I remember being a kid trying to figure out what set adults apart from the rest of the masses of "watery moles" (Thanks, Florence King, for that reference I will be using often). In my best estimation, they were bigger than kids, had breath that smelled like coffee, cigarettes, alcohol or artificial mint, drove unu … Continue reading Adulting: Because Being a Grownup Should Only Be a Temporary Affliction
I have officially decided that I've spent too much time commenting on a recent Facebook thread started in the last day by fellow bloggers Eve Kerrigan, Rachel Gall and Anna Akbari, about a recent article on Millennials called "Generation Wuss" by Vanity Fair's Bret Easton Ellis. I am, however, compelled to share and express my very "special" point … Continue reading Love, Haters and Hipsters: The Irony of Being A Millennial
Some more perspective in Millennials and love from So-Called Millennial. I particularly appreciate the analysis on love and “risk”…
I thought the title of this post was rather clever, but upon googling it I found that The Bold Italic has already used it, so I thought I’d at least give them a shout-out. The tech panel event they hosted called “Love? There’s an App for That” has already passed, but if you’re located in the SF Bay Area check the other upcoming eventsThe Bold Italic will be hosting.
Alright let’s get down to business! I’ve been studying the many facets in which millennials demonstrate pragmatism and practicality, and I thought it would be interesting to examine how this trait influences their ideas of relationships. I know– love and practicality? They don’t seem to go together. And if you read on, that may be something millennials need to do some soul-searching about.
This week Time Magazine released an article called Millennials in Love:…
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So excited to have gotten the call to participate in the dialogue in this article....
This article poses an interesting paradox: how is it that the most socially networked generation in history is also potentially the loneliest? I suppose the idea here is that in the era of being able to carefully curate your public facing identity we are missing the ability to make more intimate human connections and thus limiting our self actualization ability.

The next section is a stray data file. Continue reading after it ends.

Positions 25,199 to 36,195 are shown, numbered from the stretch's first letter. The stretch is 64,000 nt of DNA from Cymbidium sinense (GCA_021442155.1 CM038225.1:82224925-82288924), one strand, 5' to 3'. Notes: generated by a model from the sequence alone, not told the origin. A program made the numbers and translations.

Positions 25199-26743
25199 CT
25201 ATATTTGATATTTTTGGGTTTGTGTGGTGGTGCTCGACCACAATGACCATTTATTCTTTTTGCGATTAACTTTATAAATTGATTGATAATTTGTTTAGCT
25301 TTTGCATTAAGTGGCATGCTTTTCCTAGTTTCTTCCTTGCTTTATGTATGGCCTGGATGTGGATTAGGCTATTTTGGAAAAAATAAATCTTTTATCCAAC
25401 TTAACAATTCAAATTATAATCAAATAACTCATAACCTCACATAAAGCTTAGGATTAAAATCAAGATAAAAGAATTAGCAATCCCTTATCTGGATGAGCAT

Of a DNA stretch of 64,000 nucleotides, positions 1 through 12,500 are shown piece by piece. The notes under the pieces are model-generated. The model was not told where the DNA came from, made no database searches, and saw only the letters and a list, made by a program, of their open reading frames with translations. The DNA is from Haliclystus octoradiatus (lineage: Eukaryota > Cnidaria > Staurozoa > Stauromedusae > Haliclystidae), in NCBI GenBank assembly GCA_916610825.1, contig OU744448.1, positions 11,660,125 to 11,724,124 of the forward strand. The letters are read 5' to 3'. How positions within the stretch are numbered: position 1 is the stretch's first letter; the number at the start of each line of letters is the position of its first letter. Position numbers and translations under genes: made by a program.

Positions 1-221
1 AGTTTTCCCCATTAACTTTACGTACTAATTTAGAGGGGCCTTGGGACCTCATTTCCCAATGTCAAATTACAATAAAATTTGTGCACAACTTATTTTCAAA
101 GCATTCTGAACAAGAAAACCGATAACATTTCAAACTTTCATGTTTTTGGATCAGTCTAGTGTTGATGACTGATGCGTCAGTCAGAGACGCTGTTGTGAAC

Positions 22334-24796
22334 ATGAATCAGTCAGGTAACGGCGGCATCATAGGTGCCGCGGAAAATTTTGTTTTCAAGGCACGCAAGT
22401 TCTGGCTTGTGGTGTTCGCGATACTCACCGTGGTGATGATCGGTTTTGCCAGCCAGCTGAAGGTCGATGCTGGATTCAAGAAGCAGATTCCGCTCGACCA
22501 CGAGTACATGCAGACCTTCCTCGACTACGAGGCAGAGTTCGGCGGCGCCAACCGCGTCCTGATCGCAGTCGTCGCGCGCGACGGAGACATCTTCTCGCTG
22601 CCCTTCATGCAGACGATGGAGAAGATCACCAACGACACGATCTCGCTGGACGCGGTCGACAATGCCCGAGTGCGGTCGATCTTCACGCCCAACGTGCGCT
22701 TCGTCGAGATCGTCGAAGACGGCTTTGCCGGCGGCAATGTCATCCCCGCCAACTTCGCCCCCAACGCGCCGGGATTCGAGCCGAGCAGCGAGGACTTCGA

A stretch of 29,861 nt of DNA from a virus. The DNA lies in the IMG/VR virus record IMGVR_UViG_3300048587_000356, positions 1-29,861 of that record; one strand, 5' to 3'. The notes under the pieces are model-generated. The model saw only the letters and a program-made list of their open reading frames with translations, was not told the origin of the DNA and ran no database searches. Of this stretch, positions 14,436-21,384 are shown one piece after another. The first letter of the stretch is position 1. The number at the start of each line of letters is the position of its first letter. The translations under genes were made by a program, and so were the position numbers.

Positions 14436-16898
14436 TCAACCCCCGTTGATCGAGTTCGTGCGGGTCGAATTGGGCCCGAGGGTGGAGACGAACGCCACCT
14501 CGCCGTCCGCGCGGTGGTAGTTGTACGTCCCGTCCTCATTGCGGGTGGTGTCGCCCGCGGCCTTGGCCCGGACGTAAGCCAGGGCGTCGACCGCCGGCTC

I am not sure I buy it – honestly. I think the social network environment actually opens up more opportunity for human intimacy – introducing us to people with similar ideas and ideas that we may never have met otherwise – allowing us to have friends wherever we go and thus giving us more possibilities to connect with one another and further our pursuit of “who am I and what am I doing here”.
Interested in thoughts out there. Are Millennials really that lonely?
Recently a clever video went viral called The Innovention of Loneliness which illustrates some of the modern problems that have been introduced because of the Internet and technology. If you’re a millennial, most of what the video talks about will feel familiar, like the ability to “self-edit” and constantly be plugged-in to our communication platforms. Mark-Anthony Smith of Entitled Millennial wrote about his personal experience of growing up with social media starting with AOL Instant Messenger all the way back in 1998! His experience should also be very familiar to the average millennial. It correlated with my experience as well, and acknowledges that the internet (for good or ill) is an integral part of how millennials grew up.
I thought I would follow up by talking about the video, and some of my thoughts on the impact the internet has had on our ability to relate with each other.